The expanding role of primary care in cancer control
Rubin, G; Berendsen, A; Crawford, SM; et al.Dommett, R; Earle, C; Emery, J; Fahey, T; Grassi, L; Grunfeld, E; Gupta, S; Hamilton, W; Hiom, S; Hunter, D; Lyratzopoulos, G; Macleod, U; Mason, R; Mitchell, G; Neal, RD; Peake, M; Roland, M; Seifert, B; Sisler, J; Sussman, J; Taplin, S; Vedsted, P; Voruganti, T; Walter, F; Wardle, J; Watson, E; Weller, D; Wender, R; Whelan, J; Whitlock, J; Wilkinson, C; de Wit, N; Zimmermann, C
Date: 1 September 2015
The nature of cancer control is changing, with an increasing emphasis, fuelled by public and political demand, on prevention, early diagnosis, and patient experience during and after treatment. At the same time, primary care is increasingly promoted, by governments and health funders worldwide, as the preferred setting for most health ...
The nature of cancer control is changing, with an increasing emphasis, fuelled by public and political demand, on prevention, early diagnosis, and patient experience during and after treatment. At the same time, primary care is increasingly promoted, by governments and health funders worldwide, as the preferred setting for most health care for reasons of increasing need, to stabilise health-care costs, and to accommodate patient preference for care close to home. It is timely, then, to consider how this expanding role for primary care can work for cancer control, which has long been dominated by highly technical interventions centred on treatment, and in which the contribution of primary care has been largely perceived as marginal. In this Commission, expert opinion from primary care and public health professionals with academic and clinical cancer expertise—from epidemiologists, psychologists, policy makers, and cancer specialists—has contributed to a detailed consideration of the evidence for cancer control provided in primary care and community care settings. Ranging from primary prevention to end-of-life care, the scope for new models of care is explored, and the actions needed to effect change are outlined. The strengths of primary care—its continuous, coordinated, and comprehensive care for individuals and families—are particularly evident in prevention and diagnosis, in shared follow-up and survivorship care, and in end-of-life care. A strong theme of integration of care runs throughout, and its elements (clinical, vertical, and functional) and the tools needed for integrated working are described in detail. All of this change, as it evolves, will need to be underpinned by new research and by continuing and shared multiprofessional development.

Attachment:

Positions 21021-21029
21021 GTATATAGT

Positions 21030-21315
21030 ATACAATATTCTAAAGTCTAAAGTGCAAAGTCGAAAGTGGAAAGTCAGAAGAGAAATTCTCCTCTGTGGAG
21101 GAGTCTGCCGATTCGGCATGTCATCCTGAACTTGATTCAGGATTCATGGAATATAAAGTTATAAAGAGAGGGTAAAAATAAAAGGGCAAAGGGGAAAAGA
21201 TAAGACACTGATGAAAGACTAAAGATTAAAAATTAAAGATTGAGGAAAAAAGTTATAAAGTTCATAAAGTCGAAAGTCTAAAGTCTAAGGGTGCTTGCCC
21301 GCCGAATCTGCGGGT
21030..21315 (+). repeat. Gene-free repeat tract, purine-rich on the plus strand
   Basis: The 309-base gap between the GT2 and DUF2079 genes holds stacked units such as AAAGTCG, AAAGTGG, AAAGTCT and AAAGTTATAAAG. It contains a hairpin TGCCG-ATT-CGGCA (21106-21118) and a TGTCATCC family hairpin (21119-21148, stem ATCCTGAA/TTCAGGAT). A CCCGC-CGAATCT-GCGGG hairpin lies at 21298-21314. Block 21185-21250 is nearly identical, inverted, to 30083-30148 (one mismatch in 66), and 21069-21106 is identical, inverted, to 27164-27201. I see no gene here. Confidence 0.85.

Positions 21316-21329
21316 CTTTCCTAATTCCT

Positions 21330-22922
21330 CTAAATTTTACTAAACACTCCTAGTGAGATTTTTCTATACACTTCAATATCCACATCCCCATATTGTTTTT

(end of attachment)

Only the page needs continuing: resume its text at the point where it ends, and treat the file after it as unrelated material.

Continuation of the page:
Institute of Health Research
College of Medicine and Health
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